Northern Victorian MP Gaelle Broad has urged the government to take a first-hand look at the appalling state of mobile phone and broadband services in key parts of regional Victoria.
Ms Broad said the issue was increasingly urgent as poor mobile coverage and internet connections were holding the regions back in everything from business and health care to emergency services.
“I have invited the Minister for Industry and Innovation, Ben Carroll, who is responsible for telecommunications and the digital economy, to visit our region” she said.
“In Melbourne, good mobile coverage and fast and reliable internet can easily be taken for granted. I invite the minister to speak with locals and visit towns in regional Victoria where that is not always the case. Our regions are riddled with black spots and deprived of choice.
“In this day and age we rely on mobile coverage for everything, and poor mobile connection and internet coverage is holding our regions back.
“We rely on it for education, for health care and banking, for emergency information, to conduct business and to work from home. Tourism and hospitality operators need it, our community centres rely on it, and we need it to stay connected with family and friends.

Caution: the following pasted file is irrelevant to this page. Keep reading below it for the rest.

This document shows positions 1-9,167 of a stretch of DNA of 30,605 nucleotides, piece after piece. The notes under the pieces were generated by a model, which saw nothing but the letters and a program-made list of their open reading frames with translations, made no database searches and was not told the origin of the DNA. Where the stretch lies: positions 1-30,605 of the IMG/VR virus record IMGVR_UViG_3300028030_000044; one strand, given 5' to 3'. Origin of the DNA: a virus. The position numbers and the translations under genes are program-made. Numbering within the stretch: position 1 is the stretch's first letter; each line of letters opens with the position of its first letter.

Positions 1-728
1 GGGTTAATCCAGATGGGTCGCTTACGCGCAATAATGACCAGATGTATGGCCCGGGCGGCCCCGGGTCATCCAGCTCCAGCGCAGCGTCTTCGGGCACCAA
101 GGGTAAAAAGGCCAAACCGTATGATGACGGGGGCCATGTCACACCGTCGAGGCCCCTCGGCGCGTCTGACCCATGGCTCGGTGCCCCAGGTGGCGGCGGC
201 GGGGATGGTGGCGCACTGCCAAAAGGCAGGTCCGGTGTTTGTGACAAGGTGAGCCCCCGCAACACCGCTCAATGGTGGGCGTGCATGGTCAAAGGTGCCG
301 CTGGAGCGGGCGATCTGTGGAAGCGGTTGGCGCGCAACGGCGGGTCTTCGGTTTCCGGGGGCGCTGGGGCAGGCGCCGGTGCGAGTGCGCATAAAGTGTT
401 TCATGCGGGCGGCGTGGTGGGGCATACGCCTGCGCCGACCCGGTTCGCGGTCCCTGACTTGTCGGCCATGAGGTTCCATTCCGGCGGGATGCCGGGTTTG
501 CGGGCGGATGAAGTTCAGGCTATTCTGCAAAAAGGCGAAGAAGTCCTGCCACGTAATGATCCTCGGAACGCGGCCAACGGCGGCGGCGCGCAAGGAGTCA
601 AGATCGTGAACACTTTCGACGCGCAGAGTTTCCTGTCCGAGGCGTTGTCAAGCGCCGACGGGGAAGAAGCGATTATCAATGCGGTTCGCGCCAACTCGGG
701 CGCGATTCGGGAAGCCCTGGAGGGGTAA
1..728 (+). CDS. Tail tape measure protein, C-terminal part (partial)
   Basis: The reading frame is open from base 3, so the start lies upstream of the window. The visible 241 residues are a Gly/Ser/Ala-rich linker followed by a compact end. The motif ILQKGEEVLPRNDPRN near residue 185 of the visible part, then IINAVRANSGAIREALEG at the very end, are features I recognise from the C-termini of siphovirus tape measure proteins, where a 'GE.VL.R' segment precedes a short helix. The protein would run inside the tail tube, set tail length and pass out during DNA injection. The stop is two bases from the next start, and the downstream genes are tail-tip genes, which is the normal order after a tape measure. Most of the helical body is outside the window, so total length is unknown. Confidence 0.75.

“Banks have closed in some regional areas and many government services are moving online. People who cannot get a signal are being left behind.
“The Yarra Ranges Shire Council completed a study on mobile and broadband connectivity and tested close to 25,000 sites, including schools, community centres, CFA stations, bus stops and aged care facilities.
“Twenty-five per cent of locations tested had unusable network quality, especially Hoddles Creek, Steels Creek, Fernshaw and East Warburton. It is a popular spot for tourists, with a fast-growing population, and an area of high bushfire risk.
“Being able to use your phone is not just a matter of convenience, it is a safety issue.
“Mobile black spots continue to be a concern for the CFA, especially in places like Strathbogie, Picola and Upton Hill.
“The Murray River Group of Councils, covering the towns of Mildura, Swan Hill, Kerang, Echuca and Cobram, identified digital connectivity as a key priority, as many black spots remain, and they want to see an end to the digital divide between rural and metropolitan areas.
“While we still have many areas in regional Victoria without mobile service, the government’s Connecting Victoria program has 28 of 88 projects based in metropolitan Melbourne.
“Mobile service and internet connection is critical, and families, students and businesses in regional areas are tired of living with second-class coverage.
“We need Victoria to become a state of cities, not a city–state. But to live and do business in rural and regional Victoria we need reliable telecommunications services.
“Northern Victoria needs consistent mobile coverage and fast and reliable broadband.”